At this festival it is appropriate to wear all of your finery and dine and celebrate in a lavish setting. It is the drawing to and of family as we prepare for the winding down of the year at Samhain. It is a time to finish old business as we ready for a period of rest, relaxation, and reflection.

Symbolism of Mabon:
Second Harvest, the Mysteries, Equality and Balance.

Symbols of Mabon:
wine, gourds, pine cones, acorns, grains, corn, apples, pomegranates, vines such as ivy, dried seeds, and horns of plenty.

Herbs of Maybon:
Acorn, benzoin, ferns, grains, honeysuckle, marigold, milkweed, myrrh, passionflower, rose, sage, solomon’s seal, tobacco, thistle, and vegetables.

Foods of Mabon:
Breads, nuts, apples, pomegranates, and vegetables such as potatoes, carrots, and onions.

Incense of Mabon:
Autumn Blend-benzoin, myrrh, and sage.

Colors of Mabon:
Red, orange, russet, maroon, brown, and gold.

Stones of Mabon:
Sapphire, lapis lazuli, and yellow agates.

Activities of Mabon:
Making wine, gathering dried herbs, plants, seeds and seed pods, walking in the woods, scattering offerings in harvested fields, offering libations to trees, adorning burial sites with leaves, acorns, and pine cones to honor those who have passed over.

Spellworkings of Mabon:
Protection, prosperity, security, and self-confidence. Also those of harmony and balance.

Deities of Mabon:
Goddesses-Modron, Morgan, Epona, Persephone, Pamona and the Muses. Gods-Mabon, Thoth, Thor, Hermes, and The Green Man.

Mabon is considered a time of the Mysteries. It is a time to honor Aging Deities and the Spirit World. Considered a time of balance, it is when we stop and relax and enjoy the fruits of our personal harvests, whether they be from toiling in our gardens, working at our jobs, raising our families, or just coping with the hussle-bussle of everyday life. May your Mabon be memorable, and your hearts and spirits be filled to overflowing!

Brigid/Imbolc tips/suggestions ♒️

Imbolc (or Brigid) is the time to cleanse our environments as well as mental cleansing. Think of it as a type of spring cleaning. We need to prepare for the season of growth to follow.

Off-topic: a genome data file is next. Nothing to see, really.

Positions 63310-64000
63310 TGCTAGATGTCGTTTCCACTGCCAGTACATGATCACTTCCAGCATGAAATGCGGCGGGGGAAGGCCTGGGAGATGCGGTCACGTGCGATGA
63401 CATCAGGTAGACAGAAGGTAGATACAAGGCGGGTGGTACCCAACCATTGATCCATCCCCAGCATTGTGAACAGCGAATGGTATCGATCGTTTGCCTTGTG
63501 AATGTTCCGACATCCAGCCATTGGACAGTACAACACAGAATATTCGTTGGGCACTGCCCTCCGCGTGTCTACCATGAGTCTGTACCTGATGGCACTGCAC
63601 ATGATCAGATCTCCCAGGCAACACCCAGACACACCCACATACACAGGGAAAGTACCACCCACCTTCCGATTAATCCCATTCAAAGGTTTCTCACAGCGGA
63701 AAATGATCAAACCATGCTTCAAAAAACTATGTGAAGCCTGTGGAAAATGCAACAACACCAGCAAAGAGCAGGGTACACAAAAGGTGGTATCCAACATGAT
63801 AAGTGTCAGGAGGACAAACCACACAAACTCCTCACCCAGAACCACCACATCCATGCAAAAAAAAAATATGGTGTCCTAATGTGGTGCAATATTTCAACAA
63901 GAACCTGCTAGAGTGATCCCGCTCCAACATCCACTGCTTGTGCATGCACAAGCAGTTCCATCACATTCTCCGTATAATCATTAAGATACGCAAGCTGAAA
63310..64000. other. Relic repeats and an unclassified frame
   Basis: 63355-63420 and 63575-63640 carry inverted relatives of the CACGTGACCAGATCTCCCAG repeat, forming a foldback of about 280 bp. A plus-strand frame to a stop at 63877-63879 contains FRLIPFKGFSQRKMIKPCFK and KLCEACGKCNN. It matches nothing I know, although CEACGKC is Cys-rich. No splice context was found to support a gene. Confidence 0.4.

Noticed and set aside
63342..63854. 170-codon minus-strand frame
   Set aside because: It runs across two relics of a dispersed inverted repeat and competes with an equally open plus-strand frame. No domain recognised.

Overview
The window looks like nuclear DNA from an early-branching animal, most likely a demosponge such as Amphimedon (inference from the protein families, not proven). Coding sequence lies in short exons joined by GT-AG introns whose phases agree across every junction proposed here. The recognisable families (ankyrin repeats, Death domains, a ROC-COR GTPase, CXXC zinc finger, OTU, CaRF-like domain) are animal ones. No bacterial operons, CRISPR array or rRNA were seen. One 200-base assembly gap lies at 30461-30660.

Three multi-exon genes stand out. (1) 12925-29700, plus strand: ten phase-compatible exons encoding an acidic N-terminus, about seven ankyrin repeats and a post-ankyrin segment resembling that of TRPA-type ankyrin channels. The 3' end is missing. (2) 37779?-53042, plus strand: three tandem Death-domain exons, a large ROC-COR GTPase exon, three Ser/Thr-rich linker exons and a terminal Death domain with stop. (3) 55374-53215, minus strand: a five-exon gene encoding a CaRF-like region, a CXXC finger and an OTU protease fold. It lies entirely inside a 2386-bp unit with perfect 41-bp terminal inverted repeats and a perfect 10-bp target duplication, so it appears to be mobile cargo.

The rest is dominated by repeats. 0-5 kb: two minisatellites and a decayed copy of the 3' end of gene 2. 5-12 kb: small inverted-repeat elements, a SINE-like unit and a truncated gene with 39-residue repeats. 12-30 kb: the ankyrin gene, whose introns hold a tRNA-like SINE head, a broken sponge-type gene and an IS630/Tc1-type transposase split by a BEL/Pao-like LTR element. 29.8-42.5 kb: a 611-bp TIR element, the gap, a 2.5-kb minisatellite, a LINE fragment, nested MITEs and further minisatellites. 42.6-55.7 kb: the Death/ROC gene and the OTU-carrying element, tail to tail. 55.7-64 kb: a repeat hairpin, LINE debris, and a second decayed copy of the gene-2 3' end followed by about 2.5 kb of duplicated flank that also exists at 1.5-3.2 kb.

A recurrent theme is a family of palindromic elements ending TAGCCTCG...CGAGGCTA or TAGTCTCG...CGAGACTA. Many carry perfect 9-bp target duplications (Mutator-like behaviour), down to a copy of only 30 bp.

This year it occurs February 2nd, when the sun is 15 degrees Aquarius♒️. It is a time for purification, initiation, and dedication.

Some special supplies/alter decor you may be interested in using:
-white and yellow candles
🕯 -white altar cloth
-you might consider gathering some herbal supplies such as chamomile, sage, branches, cedar wood, white flowers. 🌲🌻🥀
-some stones you might use are clear quartz, citrine, rose quartz, or amber
-you may wish to get a bowl of seeds to grow either flowers or vegetables, and fill a flower pot with soil. Some seeds are marked with “great for containers” on the packages for those who need help.

How you celebrate this Sabbat is all your own. Do not feel inclined to do anything you are uncomfortable with or that you feel does not serve a purpose to you. This is considered a great time for creativity and clarity for many wiccans.


Some activities you may wish to participate in:
-Write something about you and your goals. Be as honest as possible. If you don’t wish to write, you can get creative in other ways such as painting, or other creative actions to reflect the change you want to see in yourself.
📝🖌👩🏽‍🎨 - when you have completed your art/writing about yourself, at your altar, poor the seeds into your hand, and focus your energy on them. Plant them in the soil, and say a chant asking for strength and growth as the seeds grow. Ask for 🔮guidance through your growth.

-You may also wish to participate in a know old custom of lighting candles in every room in order to honor the rebirth of the sun. Happy casting!☀️

Witch Tip for Lammas/Lughnasa

Lammas and Lughnasa are holidays that celebrate the beginning of the harvest and the waning of the sun. Often times people celebrate by making bread.

If you suck at baking or don’t have the ability or time to bake bread for Lammas you can always buy the frozen loafs of dough that you simply put in the oven and then use that. I use the premade dough fairly often because I don’t have the ingredients for bread from scratch.

Blessings of Beltane

First sunlight dancing upon a stream,
A web with pearls of dew,
Blessings of colour from flower and thorn,
Above me only blue.

First bird song from the meadow land,
An inspirational sound,
Carried along by the morning breeze,
Waking all around.

Bringer of summer Dancer of green,
Keeper of cauldron Diviner of dream,
Maiden of flowers Lifter of veils,
Friend of my heart Teller of tales.

Winter will teach the beauty of change,
I smile now that summer is here,
She’s back again, with a fragrant embrace,
Brought on the wheel of the year.

So light up the fires of Beltane,
The promise of May-time once more,
And witness the dance of the maiden,
Just as the year before.

Bringer of summer Dancer of green,
Keeper of cauldron Diviner of dream,
Maiden of flowers Lifter of veils,
Friend of my heart Teller of tales.